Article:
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Air gauges are essential pieces of equipment for your air compressor. They measure the amount of pressure within your air compressor in PSI (pounds per square inch). You will typically have 2 gauges equipped on an air compressor.
This article will present to you all the relevant information on air compressor gauges and why you have 2 gauges equipped on your compressor system!
Table of Contents
- What are Air Compressor Gauges?
- How do Air Compressor Gauges Work?
- How to Read a Pressure Gauge
- Why Two Air Compressor Gauges?
- Replacing an Air Gauge
- FAQs (Frequently Asked Questions)
What are Air Compressor Gauges?
Air compressor pressure gauges measure the pressure in pounds per square inch (PSI), which usually tends to be within the range of 0 to around 250, depending upon the specific type of air compressor and the gauges on it.
As I already introduced, any typical air compressor comes equipped with two pressure gauges that are:
- tank gauge
- regulator gauge
The first is the tank gauge, this is there to display the air pressure level that is in the compressor tank, and reacts to the air pressure level being increased by the compressor pump.
Though it does not directly work with the pressure switch, the pressure switch also monitors the tank pressure so it knows when to start or stop the compressor motor.
Therefore, you can use the tank pressure gauge as an indication on whether your air compressor is cutting in and cutting out at the correct pressures.
The tank pressure gauge needle will display a lower pressure when the compressed air is being used, and then will increase rapidly when it falls to the cut in pressure as the pressure switch makes the compressor cut in to generate more compressed air.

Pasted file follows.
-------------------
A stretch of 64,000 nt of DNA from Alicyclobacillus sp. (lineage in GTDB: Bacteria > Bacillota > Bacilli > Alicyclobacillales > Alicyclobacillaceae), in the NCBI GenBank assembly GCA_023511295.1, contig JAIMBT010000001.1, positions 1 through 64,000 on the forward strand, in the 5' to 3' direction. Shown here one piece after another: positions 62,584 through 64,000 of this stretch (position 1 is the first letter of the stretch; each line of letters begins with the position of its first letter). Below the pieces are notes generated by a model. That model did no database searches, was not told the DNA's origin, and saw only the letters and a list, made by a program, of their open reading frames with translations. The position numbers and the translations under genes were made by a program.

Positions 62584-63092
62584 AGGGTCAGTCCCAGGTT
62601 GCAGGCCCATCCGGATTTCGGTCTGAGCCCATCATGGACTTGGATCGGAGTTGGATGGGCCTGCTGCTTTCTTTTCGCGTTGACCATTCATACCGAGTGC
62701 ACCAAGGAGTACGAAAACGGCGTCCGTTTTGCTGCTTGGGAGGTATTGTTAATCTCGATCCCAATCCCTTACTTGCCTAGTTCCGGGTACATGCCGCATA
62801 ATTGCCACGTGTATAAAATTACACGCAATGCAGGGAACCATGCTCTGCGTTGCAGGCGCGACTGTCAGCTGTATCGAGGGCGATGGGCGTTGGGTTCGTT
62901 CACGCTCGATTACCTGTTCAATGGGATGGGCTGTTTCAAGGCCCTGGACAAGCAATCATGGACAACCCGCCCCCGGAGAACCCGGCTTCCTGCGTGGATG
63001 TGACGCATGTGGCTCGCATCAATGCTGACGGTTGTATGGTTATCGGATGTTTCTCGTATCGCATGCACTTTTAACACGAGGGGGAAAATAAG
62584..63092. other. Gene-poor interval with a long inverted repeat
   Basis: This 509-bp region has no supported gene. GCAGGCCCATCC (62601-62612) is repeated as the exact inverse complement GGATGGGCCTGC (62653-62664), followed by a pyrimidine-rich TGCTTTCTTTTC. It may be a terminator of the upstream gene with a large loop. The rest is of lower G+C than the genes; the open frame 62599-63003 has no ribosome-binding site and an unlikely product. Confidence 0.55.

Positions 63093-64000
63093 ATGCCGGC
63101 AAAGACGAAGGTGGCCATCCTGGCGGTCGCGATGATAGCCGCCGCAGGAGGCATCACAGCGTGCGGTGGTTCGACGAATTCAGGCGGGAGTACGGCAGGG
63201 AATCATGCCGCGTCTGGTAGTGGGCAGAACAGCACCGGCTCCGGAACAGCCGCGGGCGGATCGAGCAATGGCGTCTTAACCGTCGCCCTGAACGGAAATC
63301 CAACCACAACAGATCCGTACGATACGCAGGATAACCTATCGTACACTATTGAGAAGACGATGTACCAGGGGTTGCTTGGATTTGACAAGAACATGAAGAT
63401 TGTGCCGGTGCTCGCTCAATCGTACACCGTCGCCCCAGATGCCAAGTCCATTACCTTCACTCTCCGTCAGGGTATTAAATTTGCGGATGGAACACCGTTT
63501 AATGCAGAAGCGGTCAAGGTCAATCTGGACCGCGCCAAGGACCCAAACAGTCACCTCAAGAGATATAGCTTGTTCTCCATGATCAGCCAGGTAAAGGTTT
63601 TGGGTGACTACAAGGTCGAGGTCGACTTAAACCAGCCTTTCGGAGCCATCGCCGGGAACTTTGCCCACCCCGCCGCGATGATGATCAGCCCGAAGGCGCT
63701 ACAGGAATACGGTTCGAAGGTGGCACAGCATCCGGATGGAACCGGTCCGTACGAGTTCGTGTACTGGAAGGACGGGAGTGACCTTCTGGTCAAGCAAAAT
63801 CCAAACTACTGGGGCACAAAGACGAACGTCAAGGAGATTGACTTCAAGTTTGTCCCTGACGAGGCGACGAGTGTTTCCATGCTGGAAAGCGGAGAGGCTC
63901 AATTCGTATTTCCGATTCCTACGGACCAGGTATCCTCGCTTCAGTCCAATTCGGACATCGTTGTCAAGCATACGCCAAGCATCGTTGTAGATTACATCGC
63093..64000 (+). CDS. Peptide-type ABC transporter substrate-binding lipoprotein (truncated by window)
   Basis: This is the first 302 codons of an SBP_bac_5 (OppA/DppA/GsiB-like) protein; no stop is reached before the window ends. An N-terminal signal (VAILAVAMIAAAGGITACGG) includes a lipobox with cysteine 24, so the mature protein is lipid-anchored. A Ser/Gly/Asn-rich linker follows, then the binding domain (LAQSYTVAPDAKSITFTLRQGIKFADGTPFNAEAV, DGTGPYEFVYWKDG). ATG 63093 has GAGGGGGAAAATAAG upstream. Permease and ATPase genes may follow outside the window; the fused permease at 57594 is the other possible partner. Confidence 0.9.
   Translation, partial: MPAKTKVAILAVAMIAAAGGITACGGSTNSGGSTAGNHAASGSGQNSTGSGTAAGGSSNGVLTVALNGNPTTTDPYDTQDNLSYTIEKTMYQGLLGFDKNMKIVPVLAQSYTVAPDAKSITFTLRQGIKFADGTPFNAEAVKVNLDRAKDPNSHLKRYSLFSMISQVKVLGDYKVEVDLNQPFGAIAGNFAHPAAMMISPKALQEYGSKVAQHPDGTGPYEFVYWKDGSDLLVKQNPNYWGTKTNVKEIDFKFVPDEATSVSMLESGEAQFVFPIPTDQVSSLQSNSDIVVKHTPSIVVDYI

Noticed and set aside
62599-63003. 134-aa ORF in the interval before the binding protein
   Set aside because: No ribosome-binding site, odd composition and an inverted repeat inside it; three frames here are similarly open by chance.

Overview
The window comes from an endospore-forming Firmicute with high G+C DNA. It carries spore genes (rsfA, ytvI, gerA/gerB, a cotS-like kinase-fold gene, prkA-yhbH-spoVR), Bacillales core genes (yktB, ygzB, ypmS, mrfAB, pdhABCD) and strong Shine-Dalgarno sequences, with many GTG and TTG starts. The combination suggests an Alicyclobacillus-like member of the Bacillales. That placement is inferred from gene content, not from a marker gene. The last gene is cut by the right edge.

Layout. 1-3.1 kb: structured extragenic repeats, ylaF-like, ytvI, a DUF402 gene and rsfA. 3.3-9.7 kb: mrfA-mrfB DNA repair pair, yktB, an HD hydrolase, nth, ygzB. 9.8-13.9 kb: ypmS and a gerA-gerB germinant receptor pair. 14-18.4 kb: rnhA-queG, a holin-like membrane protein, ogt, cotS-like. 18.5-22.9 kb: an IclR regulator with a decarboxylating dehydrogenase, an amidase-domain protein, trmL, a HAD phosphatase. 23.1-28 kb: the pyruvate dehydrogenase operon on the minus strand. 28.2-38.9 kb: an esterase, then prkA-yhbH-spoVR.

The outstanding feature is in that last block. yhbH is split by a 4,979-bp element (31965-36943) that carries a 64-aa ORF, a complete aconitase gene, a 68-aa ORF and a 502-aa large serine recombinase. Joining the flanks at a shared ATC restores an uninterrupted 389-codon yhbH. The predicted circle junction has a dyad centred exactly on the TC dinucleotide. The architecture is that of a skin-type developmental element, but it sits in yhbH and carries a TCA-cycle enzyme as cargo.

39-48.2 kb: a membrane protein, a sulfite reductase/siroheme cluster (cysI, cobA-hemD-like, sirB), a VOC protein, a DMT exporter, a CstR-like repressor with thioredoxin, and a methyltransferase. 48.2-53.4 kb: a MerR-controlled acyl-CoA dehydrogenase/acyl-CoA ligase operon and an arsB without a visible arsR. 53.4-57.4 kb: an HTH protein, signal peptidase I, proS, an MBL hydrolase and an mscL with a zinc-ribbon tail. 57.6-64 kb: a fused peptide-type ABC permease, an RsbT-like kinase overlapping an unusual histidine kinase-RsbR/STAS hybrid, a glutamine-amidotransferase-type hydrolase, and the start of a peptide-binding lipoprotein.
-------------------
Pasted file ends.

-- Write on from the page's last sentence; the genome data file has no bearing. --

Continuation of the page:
Regulator Air Gauge
The second compressor air gauge displays the pressure setting of the air regulator. This pressure setting is the air pressure which the air compressor user wants to send down the air line to the pneumatic tool.
To keep it brief, air regulators are used in order to typically reduce the tank pressure to the most suitable or best operating pressure of the pneumatic air tool. The air regulator will have a small knob that you’re able to turn to adjust the pressure and you will be able to view this on the regulator gauge.
How do Air Compressor Gauges Work?
A compressed air gauge will have a face under a plastic shield, on which pressure levels are printed. A needle is attached to a shaft protruding through the center of the face, and that needle is calibrated to rotate to a pressure as the gauge internal components are subjected to air pressure from the air line to which the regulator is attached.
A great deal of more information is available about compressor air gauges if you care to watch the following video:
How to Read a Pressure Gauge
There are 4 simple steps you can follow to help you read a pressure gauge and these are:
1. Identify the major units on the pressure gauge
2. Find the difference between the major units (e.g. 0-100-200 etc…)
3. Count the spaces between the major units marked on the pressure gauge
4. Determine the amount of pressure that each space represents
Now you have all the necessary preparations to be able to read off the unit value of where the needle inside the pressure gauge is located!